Acute agitation ranging from mild uneasiness to severe aggression or violence is commonly
encountered by healthcare workers. The agitation can often be associated with neurological,
psychiatric, and general medical conditions. Often less invasive, verbal and nonverbal
de-escalation techniques are used, but frequently pharmacotherapy is needed, such
as antipsychotics, benzodiazepines, and ketamine. Only intramuscular (IM) olanzapine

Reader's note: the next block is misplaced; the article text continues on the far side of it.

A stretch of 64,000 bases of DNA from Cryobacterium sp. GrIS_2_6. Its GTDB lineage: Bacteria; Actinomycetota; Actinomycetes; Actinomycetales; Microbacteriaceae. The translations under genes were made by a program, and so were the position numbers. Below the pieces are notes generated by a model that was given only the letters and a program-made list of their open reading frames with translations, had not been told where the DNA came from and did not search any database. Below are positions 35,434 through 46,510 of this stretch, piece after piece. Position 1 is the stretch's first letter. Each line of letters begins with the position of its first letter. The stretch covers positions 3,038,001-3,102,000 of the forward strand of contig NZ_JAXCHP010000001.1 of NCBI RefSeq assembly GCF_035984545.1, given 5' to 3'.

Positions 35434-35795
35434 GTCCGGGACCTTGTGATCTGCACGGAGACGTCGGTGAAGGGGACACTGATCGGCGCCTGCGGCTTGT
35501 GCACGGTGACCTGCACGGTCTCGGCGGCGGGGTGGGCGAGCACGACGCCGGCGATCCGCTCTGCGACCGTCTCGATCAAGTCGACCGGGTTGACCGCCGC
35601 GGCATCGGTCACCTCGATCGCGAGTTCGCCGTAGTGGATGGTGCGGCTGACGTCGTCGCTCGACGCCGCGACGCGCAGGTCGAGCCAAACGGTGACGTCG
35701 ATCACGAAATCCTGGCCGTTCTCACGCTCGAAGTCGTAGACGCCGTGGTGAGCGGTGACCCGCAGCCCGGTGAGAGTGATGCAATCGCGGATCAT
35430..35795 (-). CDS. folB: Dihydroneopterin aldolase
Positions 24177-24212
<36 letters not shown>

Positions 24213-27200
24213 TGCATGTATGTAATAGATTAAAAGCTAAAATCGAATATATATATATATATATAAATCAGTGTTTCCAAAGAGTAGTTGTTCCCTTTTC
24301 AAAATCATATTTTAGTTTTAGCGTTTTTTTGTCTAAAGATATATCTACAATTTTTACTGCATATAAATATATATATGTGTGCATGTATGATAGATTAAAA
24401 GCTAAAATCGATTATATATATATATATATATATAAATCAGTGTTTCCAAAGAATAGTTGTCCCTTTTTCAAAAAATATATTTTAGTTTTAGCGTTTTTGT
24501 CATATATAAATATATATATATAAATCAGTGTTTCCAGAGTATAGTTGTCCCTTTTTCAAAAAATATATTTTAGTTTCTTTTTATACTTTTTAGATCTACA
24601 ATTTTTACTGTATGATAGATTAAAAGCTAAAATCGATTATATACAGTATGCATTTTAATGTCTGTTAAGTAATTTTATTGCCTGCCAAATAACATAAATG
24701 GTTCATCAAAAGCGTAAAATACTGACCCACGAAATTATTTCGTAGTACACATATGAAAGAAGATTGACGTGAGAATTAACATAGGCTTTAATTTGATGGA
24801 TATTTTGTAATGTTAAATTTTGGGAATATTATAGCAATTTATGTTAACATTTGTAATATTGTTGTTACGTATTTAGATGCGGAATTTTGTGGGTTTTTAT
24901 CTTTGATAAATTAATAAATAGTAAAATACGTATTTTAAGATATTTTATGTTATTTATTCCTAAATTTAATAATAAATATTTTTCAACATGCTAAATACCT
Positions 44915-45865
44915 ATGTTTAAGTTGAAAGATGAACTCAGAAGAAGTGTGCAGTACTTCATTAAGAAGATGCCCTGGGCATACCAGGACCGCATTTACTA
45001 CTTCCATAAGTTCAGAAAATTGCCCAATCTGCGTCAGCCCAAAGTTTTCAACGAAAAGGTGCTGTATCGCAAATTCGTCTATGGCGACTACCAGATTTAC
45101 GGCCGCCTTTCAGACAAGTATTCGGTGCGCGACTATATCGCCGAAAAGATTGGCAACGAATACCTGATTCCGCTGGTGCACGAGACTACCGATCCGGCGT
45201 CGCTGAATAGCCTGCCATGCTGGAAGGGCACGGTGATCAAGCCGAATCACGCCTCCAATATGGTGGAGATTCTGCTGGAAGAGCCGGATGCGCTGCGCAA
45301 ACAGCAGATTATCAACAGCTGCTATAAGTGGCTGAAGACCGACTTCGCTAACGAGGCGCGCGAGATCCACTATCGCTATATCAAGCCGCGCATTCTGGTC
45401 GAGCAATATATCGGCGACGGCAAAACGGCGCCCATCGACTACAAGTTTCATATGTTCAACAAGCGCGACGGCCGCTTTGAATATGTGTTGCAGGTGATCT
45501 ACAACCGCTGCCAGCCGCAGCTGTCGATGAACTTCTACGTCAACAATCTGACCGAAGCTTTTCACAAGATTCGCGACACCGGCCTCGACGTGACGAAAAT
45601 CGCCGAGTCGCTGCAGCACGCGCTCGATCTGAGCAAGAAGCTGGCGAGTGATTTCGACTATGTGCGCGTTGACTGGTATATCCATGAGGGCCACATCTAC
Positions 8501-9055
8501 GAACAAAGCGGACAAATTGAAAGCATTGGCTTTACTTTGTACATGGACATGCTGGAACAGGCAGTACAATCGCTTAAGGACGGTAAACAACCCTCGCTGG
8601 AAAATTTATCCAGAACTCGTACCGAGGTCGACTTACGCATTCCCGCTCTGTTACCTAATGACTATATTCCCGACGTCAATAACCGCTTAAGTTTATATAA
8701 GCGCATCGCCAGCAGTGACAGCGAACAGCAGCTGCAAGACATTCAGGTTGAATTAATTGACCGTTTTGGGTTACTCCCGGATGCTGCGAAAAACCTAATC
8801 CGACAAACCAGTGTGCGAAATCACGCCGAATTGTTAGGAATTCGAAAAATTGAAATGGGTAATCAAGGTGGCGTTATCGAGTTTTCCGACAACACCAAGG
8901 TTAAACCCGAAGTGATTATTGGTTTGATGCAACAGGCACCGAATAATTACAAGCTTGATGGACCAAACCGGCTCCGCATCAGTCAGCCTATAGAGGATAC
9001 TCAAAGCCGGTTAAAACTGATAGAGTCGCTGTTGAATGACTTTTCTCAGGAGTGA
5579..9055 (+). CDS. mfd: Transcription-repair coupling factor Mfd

and inhaled loxapine are indicated for treatment of agitation associated with bipolar
disorder. Dexmedetomidine is an α2-adrenergic receptor agonist approved in intravenous
form for procedural sedation and anesthesia. Dexmedetomidine has also been formulated
into a rectangular sublingual film that can bypass first-pass metabolism and achieve
higher bioavailability than ingested formulations. Sublingual dexmedetomidine has
demonstrated dose-dependent exposure and plasma half-life between 2 and 3 hours.
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